Wednesday, April 21, 2010

Hello Saucony, Goodbye Mizuno

When I started training for the half-marathon, I developed some uncomfortable blisters on my big toe and first metatarsal on both feet the first week.  I chaulked those up to being a new runner and after several runs and several lancings, they went away and left a bit of a callus.  Once back from Italy I experienced the same sequence and figured it was just my feet getting back into the swing of things.  All was fine and dandy until I started hitting the longer Sunday runs.

Even though I had no/little discomfort on my short runs, I was noticing a marked amount of pain and discomfort on my longer runs.  I wanted nothing more than to rip off my shoes after those runs, and that was usually the first thing that came off after I got back home.  Looking at my training schedule and thinking about how many miles might be on my shoes, I headed to If The Shoe Fits, a Frederick Triathlon Club sponsor, and asked about getting a new pair of shoes.  I figured this was a good time to start cycling in a new pair before I start my trithlon training.

When I told the shoe guy I was looking for shoes, he asked if I wanted to get another pair of Mizuno (I had them in my hands).  I told him not necessarily because I was experiencing blisters and calluses with my current pair.  He went back and brought out three neutral shoes (my current pair, Mizuno, are neutral) - Asics, Saucony, and Nike.  I brought my OTC orthodics and made sure to slip them in each pair.

I first tried on the Saucony.  I've had Saucony in the past, and this shoe was very comfortable.  It felt lighter than my Mizuno's and I had tons of room in the toe box.  I put it on the "possibility" pile.  I next tried the pair of Nike's.  This was my first time ever trying on Nike and I made this remark to the shoe guy.  He said that about three years ago, Nike "discovered" that not everyone had narrow feet and maybe they should start fitting more of the population with their shoes.  He then said that Mizuno makes their toe box a little smaller than most and that's when the "AH HA" moment happened.  A too-small toe box was likely the cause of my discomfort.  I didn't motice this last season because all my runs were short and I wasn't training as much as I am now.  Ah ha!  I had heel slippage on my left foot in the Nike's that was fixed with the magic lacing technique.  I put them on the "maybe-possible" pile.

The last pair, the Asics, went to the "no" pile after feeling like I was walking on concrete (no cushioning in the midfoot).  In the end, I went back to the Saucony and rounded out my purchase with some new apparel.

I laced up the Saucony as took them for a test run on Tuesday.  They felt great.  I'm getting used to the extra room in the toe box, and want to weigh my two pair of shoes and compare the difference because it feels like there's a difference.  Maybe that's just the "new shoe" effect.  I have to say that the new shoe smell is awesome; nothing is better than the smell of a new, unbroken pair of shoes ready to handle several hundred miles over the next several months.  If I get enough time in them before race day, I'll be lacing them up for the big race.  I'm tired of the blisters, calluses, and foot pain probably caused by a too-small toe box.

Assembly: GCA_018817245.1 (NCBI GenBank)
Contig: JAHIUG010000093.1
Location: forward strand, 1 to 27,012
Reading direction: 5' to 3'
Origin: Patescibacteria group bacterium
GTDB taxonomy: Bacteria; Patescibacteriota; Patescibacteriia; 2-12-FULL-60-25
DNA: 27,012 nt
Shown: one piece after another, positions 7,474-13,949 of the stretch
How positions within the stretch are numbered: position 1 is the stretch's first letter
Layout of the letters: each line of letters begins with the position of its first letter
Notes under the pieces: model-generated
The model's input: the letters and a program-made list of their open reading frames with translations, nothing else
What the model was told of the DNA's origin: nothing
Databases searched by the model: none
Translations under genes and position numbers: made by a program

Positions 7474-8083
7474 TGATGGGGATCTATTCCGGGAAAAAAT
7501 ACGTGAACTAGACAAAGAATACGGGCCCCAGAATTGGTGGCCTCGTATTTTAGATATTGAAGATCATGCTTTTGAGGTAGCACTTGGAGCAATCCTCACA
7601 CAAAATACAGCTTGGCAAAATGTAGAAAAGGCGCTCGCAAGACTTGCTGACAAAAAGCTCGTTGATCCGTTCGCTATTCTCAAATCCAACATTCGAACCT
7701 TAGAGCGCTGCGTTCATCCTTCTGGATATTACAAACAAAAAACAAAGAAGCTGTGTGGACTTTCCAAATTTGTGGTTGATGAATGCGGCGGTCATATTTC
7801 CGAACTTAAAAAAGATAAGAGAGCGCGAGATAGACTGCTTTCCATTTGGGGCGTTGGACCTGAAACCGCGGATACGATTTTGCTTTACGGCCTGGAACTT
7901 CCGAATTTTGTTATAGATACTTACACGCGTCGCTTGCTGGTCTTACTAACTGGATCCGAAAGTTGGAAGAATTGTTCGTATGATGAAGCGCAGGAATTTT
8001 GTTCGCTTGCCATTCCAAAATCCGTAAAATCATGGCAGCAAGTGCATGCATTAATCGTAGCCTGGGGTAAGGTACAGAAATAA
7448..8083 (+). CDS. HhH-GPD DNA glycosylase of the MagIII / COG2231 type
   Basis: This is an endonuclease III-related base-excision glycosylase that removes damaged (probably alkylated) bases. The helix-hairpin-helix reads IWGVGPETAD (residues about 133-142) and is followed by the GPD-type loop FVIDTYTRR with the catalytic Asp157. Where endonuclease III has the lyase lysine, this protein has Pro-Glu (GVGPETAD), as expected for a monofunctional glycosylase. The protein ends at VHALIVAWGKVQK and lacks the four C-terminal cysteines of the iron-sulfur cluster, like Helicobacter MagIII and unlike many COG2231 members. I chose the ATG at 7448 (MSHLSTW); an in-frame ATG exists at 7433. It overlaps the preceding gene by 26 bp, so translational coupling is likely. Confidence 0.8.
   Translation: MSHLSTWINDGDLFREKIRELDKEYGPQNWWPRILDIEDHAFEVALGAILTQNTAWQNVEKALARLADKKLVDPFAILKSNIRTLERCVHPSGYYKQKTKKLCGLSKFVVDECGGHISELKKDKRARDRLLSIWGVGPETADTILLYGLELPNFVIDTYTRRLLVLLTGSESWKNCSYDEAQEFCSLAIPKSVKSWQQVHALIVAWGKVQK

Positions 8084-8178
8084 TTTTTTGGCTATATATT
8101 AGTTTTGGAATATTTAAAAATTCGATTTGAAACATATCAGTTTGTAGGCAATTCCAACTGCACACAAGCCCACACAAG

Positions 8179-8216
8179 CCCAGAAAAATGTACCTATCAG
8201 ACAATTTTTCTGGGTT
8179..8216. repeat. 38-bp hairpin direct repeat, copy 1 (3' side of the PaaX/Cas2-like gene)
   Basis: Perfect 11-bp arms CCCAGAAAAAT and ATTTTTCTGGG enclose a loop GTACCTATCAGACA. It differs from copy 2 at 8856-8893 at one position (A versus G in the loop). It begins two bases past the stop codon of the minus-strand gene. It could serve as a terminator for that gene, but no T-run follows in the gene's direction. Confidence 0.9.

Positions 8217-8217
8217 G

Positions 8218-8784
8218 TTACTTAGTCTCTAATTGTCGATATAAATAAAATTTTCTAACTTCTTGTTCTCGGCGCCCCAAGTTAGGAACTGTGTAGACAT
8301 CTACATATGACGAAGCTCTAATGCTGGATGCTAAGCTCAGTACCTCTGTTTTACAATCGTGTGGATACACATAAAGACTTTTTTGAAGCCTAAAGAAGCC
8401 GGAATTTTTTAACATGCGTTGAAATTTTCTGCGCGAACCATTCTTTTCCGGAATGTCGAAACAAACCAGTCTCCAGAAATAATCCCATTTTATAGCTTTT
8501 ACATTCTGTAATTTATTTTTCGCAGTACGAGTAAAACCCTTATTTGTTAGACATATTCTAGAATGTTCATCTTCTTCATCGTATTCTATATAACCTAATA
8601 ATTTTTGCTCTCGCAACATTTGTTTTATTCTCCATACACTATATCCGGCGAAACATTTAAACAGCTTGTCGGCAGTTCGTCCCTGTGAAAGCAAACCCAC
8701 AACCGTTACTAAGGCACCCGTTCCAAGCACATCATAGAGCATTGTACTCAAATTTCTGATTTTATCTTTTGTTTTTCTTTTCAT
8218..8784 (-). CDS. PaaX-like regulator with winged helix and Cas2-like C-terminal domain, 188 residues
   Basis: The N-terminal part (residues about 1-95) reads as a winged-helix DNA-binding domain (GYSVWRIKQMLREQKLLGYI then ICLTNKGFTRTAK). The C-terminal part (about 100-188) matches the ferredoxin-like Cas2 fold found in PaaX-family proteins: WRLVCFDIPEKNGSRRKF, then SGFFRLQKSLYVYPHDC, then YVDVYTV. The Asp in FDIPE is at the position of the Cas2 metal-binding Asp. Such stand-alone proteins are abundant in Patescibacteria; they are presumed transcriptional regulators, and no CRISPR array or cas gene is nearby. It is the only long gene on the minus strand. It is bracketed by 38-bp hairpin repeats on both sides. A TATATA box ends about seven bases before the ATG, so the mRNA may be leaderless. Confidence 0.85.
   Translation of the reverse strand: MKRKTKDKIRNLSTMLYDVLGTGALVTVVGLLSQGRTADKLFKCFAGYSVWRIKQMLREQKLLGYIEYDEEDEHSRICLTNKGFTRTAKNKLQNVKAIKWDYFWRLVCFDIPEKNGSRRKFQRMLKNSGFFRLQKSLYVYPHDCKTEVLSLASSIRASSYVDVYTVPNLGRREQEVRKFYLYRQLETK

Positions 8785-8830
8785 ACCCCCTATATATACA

Sunday, April 11, 2010

Ten Miler

Today's ten mile run was a double loop in the shape of a lowercase "d".  Instead of trying to be super creative and find ten different miles to run (and also trying to remember all those turns), I opted down the easy road and used my five mile loop twice.  Before today, I told myself that running past my house would be a mean trick so I vowed never to do that; I was originally planning on using a block just before my house, but in the end I ran past the house for good reason.

This morning was 37 degreesF when I getting ready to gear up and go, and being very familiar with that temperature range due to all my previous chilly runs, I knew exactly how to dress.  In fact, I purchased a light pair of gloves while in Italy that were perfect for running, so I even had gloves this time.  In no time I was ready to go and headed out.

Shortly after mile two, the gloves came off.  Shortly before mile three, my hat came off (I had an ear warmer underneath).  This was the first time I had pulled clothes off while on a run; the gloves were easy, not so with the hat because of the ear warmer, headphones, and ponytail.  I started unzipping my jacket around mile 3.5 and realized that I was a little too warm for my comfort (my HR was elevated).  It was at that point that I decided I needed to run past the house and drop off all the extra clothing.  Now I understood what "rapidly rising temperature" meant in the weather report that morning.  I rearranged the items I would need from my jacket to my fuel belt, unzipped my jacket the rest of the way, and once at the house I dropped it off on the porch and headed back out for another five miles.

The second loop went fine with a little fatigue showing up.  My last long run (eight miles) had been a month prior so I'm lucky I didn't spend any time walking.  I managed a 55:04 split with a 1:51:13 final; a positive set of splits, but I'm happy to have been running the entire time.

It was 49 degreesF when I finished.

Saturday, April 10, 2010

Running Sick

For the first time probably ever, I've been training (running) sick.  Just a cold, and not even the usual intensity, but enough to clog my nose and throat and make me somewhat miserable.  Usually I just veg on the couch and use it as an excuse not to train, but with my recent hiatus from training due to my vacation, I can't afford to miss any more runs.

I know you're not supposed to workout with a fever, but other than that it's up to how you feel to determine if you train a particular day.  On Tuesday I was feeling about 70% and had turned the corner (Monday night/Tuesday morning was the peak of my cold).  My scheduled run was four miles.  I asked Kristin what she thought and she recommended 45 minutes outside at whatever pace I could manage, including walking if necessary.  Although I took the latter part of her advice, I chose to stick to the comfort of the treadmill.  In hindsight, the fresh air would have done me better.